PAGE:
Basically, the invention contemplates the provision of first means responsive to closing of the cover to control the heater to decrease heat transfer to the liquid solvent and also responsive to opening of the cover to control the heater to increase heat transfer to the liquid solvent. As will be seen, such first means may comprise a switch operated by the cover which may be in the form of a flexible sheet unwrapped by a traveling roller, the latter actuating the switch as the roller arrives at or is moved from closed position.
Another aspect of the invention concerns the provision of second means responsive to the level of liquid solvent in a condensed solvent holding zone, for controlling the heater to increase heat transfer to the liquid solvent in its collection zone in response to a lowering of that level, and to decrease heat transfer to the collection zone solvent when the level in the holding zone rises to or above a predetermined level. In this regard, solvent in the holding zone is typically removed as by a pump for spraying onto work in the tank. As a result, the second means, which may comprise a level sensor controlling an electrical switch, assures that sufficient condensed solvent will be in the holding zone for spraying, irregardless of the state of the energy control switch. Finally, the heater is subject to manual over-ride control, as will be explained.
These and other objects and advantages of the invention, as well as the details of an illustrative embodiment, will be more fully understood from the following description and drawings, in which:
FIG. 1 is an elevation taken in section through degreaser apparatus;
FIG. 2 is an enlarged side elevation showing cover actuation of a switch;
FIG. 3 is an enlarged frontal elevation, in section, showing the switch and associated equipment of FIG. 2;
FIG. 4 is a reduced, top plan view of the tank;
FIGS. 5-7 are electrical diagrams; and
FIG. 8 is a showing of a heater control system.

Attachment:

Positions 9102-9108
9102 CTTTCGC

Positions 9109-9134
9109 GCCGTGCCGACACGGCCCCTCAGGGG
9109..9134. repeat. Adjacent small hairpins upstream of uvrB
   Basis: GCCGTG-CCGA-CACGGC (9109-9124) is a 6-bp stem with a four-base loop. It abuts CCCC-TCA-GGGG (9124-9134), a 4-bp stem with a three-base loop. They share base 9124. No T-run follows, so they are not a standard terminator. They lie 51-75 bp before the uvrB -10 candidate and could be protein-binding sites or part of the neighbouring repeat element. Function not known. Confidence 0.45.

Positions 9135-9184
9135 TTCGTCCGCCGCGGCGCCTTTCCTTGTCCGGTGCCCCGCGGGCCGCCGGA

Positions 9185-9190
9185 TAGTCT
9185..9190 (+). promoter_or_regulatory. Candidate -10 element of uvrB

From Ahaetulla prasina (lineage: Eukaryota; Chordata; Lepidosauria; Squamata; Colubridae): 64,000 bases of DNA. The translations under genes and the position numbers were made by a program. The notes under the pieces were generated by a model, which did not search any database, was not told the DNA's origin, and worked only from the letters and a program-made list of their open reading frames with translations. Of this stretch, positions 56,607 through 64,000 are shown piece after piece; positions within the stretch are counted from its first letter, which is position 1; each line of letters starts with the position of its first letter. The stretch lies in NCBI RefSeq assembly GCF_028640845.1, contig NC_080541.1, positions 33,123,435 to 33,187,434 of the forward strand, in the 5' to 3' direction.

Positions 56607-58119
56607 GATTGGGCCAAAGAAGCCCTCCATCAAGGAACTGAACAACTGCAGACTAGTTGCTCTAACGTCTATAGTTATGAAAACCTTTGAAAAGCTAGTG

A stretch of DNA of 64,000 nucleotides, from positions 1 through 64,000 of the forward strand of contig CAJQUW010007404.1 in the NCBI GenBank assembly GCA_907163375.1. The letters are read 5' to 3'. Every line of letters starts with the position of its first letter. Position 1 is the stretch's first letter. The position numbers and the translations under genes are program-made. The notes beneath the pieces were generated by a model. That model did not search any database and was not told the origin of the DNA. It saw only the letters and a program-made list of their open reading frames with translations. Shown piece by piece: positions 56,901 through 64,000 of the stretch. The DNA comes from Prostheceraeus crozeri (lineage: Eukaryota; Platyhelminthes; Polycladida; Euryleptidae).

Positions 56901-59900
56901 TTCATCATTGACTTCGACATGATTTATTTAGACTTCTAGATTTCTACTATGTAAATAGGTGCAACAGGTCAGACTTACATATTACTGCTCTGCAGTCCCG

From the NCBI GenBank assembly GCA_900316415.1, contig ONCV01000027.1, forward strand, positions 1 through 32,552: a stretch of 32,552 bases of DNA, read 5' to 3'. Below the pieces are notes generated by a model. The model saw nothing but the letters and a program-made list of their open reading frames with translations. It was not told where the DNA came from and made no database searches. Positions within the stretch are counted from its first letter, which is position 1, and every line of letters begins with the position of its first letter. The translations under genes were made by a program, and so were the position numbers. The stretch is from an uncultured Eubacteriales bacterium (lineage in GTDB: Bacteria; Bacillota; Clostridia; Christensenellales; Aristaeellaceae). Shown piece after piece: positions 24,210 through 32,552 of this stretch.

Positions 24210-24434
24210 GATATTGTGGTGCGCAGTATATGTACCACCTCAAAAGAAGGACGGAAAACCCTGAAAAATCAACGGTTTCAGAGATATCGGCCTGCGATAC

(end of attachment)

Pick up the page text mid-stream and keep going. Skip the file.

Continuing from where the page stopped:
In FIG. 1, the vapor degreasing apparatus 9 includes a tank 10 which contains liquid solvent 11 in a lower sump zone. The liquid solvent receives heat transferred from heater 12 for vaporizing the solvent, the vapor filling the degreasing zone 13 to level 14. The latter corresponds to the level of a water jacket 15 cooling the vapor as via the metallic tank wall 16; also, vapor flows laterally through a tank wall opening 17 and to a condensing zone 18. The latter is enclosed as by a receptacle 19, and contains condenser coils 20 acting to condense the vapor, which collects at tank or zone 21. Any water condensed with the solvent is drawn off via side outlet 22, and pure solvent flows beneath weir 23 and through trap 24. From the latter, solvent overflows weir 25 into supply zone or tank 26 in the receptacle 19. From the latter, solvent returns to collection zone or sump 11, as by spillage over weir 27. A tank drain appears at 28, and a tank cover at 29. Parts introduced downwardly into the tank when the tank is open are represented at 30, to be supported as by rack 31. Solvent spray may be directed at the parts, as via jets 32 to which solvent is supplied as from a pump 33. Alternatively, a hand-held spray lance 132 may be employed to direct solvent spray onto the parts. Such a spray may include a flexible line 132a to which pump 33 may be connected. The pump takes suction from the zone 26, as shown, and is operated whenever a switch 158 is closed to supply current to pump motor 33a as seen in FIGS. 5-7. This type equipment is produced by Baron Blakeslee, Division of Purex Corporation, Santa Fe Springs, California. Typical chlorinated solvents include 1,1,1-Trichloroethane, perchlorethylene, and trichlorethylene.